Friday, August 30, 2013

Random 5 Friday: Exercise and TV

Fence along Route 24 in either Bedford County or Roanoke County, June 22, 2013.


Happy Friday, everyone! I’m once again joining in with Nancy of A Rural Journal for Random 5 Friday, where “you can share 5 random facts about you, your day, your pets, your kids, whatever!”

One
I want to give a grateful shout-out to my friend Lisa of Two Bears Farm. Lisa had some extra orthopedic inserts and graciously gave me pair, along with a special insert for plantar fasciitis. I received the package Wednesday, along with a kind and encouraging note from Lisa.
These will help me tremendously.
Lisa is a wonderful person and I’m so glad I found her great blog, where she writes about life in the Blue Ridge Mountains.
Thank you, Lisa!


Two
I had a physical therapy session on Thursday for the tendonitis in my elbow/arm. No, I’m not really falling apart. I’m just suffering the consequences of an unhealthy lifestyle.
Anyway, I learned some exercises to do to help the tendons in my arm and the muscles in my shoulders.
I’ve been walking at the Y on the track twice this week so far for a total of 64 minutes of walking. That doesn’t sound like much, but it’s the most I’ve walked this year. A combination of a fractured foot and inertia kept me from doing much, so my body isn’t yet used to moving so much. It lets me know, too. I’ve had ice on my heel and my knee today.


Three
After I got home from the Y Thursday (I was off work), Larry asked me to go to lunch with him and his mother to a restaurant in Gretna, a town in the next county. It’s a restaurant that serves heavy, buttery, greasy, fried food on a buffet.
I didn’t need that kind of food. But Larry wanted me to go, and sometimes we do what others want us to do, right? And we had a nice time and a nice visit with his mother.


Four
On the way to Gretna, we passed the business that belongs to a friend of Larry’s and noticed a film crew outside it.
There’s a show on the Discovery channel called Tickle that’s being filmed in Gretna and the surrounding area in Pittsylvania County. It’s fiction but done like a reality show. Larry’s friend plays “Grandpa Bill” in the show.
I don’t like the show. It’s just plain silly. And I wonder if people watching it think everyone in the South acts that way. But I have watched a little to see Bill and to look for recognizable spots in it.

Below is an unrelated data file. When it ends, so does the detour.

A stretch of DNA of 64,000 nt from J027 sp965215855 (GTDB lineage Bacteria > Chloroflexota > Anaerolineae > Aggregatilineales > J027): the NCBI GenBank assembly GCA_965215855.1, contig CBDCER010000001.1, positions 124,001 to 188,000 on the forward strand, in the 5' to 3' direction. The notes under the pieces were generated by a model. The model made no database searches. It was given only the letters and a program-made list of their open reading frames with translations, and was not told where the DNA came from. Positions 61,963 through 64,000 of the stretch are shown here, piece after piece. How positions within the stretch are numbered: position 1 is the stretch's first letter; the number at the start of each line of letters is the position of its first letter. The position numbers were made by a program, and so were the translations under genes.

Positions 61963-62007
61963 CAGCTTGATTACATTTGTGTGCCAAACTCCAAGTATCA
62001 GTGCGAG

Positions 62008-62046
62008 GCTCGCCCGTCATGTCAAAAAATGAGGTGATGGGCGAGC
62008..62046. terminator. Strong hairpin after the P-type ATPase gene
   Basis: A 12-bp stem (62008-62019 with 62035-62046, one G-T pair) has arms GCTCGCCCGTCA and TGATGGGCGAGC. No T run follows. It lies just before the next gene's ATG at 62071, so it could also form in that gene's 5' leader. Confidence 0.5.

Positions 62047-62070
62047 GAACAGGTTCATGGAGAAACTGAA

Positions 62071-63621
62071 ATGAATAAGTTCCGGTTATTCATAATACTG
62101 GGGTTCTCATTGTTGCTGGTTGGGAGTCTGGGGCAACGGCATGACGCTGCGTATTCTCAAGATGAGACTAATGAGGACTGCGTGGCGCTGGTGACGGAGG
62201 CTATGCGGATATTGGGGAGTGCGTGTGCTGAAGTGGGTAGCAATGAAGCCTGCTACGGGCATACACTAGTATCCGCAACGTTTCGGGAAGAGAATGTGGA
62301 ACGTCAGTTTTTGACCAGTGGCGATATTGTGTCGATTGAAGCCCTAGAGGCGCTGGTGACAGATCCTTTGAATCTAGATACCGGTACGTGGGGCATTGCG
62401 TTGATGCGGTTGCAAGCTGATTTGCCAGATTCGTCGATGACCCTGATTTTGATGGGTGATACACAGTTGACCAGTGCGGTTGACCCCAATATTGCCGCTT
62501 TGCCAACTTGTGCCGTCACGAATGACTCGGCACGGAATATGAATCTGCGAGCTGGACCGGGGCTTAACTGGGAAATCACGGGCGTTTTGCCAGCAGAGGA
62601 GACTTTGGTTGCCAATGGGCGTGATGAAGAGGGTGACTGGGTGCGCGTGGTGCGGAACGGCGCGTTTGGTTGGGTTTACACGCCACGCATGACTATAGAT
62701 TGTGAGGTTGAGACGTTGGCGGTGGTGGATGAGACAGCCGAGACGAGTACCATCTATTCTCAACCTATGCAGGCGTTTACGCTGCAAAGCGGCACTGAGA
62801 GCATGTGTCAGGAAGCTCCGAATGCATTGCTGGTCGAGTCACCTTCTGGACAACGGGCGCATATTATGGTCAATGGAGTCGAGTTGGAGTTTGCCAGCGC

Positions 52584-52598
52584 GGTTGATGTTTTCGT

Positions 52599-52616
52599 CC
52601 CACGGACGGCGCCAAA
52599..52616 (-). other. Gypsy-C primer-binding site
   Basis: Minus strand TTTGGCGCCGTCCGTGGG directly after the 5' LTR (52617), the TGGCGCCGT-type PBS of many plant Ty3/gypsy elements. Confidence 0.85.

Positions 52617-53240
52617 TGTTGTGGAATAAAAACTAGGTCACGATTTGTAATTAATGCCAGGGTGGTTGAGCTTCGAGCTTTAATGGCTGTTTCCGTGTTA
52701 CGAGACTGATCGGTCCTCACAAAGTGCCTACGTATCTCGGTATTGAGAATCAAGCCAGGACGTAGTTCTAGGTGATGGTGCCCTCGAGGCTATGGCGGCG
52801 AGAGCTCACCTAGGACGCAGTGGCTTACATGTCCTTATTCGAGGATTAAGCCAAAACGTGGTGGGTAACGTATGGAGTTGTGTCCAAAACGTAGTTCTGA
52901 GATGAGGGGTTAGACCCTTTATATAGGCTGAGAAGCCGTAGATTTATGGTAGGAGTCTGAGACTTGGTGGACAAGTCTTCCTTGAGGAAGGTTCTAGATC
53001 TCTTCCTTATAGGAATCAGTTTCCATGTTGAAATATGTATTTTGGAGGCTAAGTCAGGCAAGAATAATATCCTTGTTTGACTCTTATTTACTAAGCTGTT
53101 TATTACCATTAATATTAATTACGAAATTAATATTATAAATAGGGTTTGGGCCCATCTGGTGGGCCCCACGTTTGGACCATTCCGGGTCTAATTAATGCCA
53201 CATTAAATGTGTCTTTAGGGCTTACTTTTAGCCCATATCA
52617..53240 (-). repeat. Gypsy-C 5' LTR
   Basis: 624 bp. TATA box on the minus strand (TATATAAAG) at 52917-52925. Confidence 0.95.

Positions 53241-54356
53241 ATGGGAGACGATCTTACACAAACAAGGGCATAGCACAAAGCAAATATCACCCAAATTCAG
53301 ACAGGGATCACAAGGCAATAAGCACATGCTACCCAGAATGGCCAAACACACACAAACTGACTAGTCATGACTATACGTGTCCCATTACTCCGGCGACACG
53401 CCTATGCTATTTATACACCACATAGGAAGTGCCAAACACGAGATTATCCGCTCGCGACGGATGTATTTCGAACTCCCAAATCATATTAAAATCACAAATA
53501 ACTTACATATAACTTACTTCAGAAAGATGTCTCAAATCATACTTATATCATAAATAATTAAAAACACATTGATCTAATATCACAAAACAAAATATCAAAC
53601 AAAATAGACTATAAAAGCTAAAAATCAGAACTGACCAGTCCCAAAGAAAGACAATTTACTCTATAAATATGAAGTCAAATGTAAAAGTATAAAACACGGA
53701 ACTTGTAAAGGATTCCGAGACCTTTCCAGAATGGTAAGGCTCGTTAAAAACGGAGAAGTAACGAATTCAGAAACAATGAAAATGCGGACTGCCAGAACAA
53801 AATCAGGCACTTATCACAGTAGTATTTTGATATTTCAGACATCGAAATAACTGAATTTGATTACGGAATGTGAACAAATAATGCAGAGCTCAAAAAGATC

Five
One difference between Larry and me is our taste in TV shows. Oh, we share some favorites. For example, we just finished watching another season of Longmire on A&E—we love that show! And we enjoy some other shows, mostly crime dramas.
But Larry loves science fiction. I don’t. He watches movies on the SyFy channel that I can only shake my head at. We both end up laughing at some of the computer-generated mess and the dialogue in some of the movies.
Thursday night, as I sat writing this post in the room next to the den, I heard this line from one of Larry’s movies: “We have to get past the dinosaurs.” I couldn’t help but laugh and tease Larry about it: “Larry, we have to get past the dinosaurs!”


I hope you all have a great weekend! And to my readers in the U.S., enjoy the Labor Day holiday!


Wednesday, August 28, 2013

Expectations



I’ve been thinking for months about an interview with actor Michael J. Fox that I read in the April/May issue of AARP Magazine. I also found the interview online here.
Fox has Parkinson’s disease, and he addressed its effect on his life in the following passage:

“'There's an idea I came across a few years ago that I love,' he says. 'My happiness grows in direct proportion [to] my acceptance and in inverse proportion to my expectations. . . . That's the key for me. If I can accept the truth of “This is what I'm facing — not what can I expect but what I am experiencing now” — then I have all this freedom to do other things.'”

I’ve been pondering this passage from the interview for months. I wanted to understand it. I intuitively felt that it could be an important concept for me to grasp.
I copied and pasted it in a Word document and kept going back to it.
I didn’t understand how expectations could be hurtful. Shouldn’t we expect certain things to be a certain way? Aren’t we supposed to have expectations of others?

I finally had a realization about this one evening at home.
I was sitting at my computer, playing solitaire, feeling sad.
I had opened up my Word document earlier in the evening and read the Fox quote again.
But then I started thinking about how a person had disappointed me.
The details don’t matter. The fact is that I had expected this person to do something a certain way, and when she didn’t, I didn’t like it.
I felt terrible. I wondered what was wrong with me to cause this person to act a certain way. I wondered why things never seemed to turn out the way I wanted them to. I knew I was indulging in distorted thinking, but I just kept on and on down the negative trail.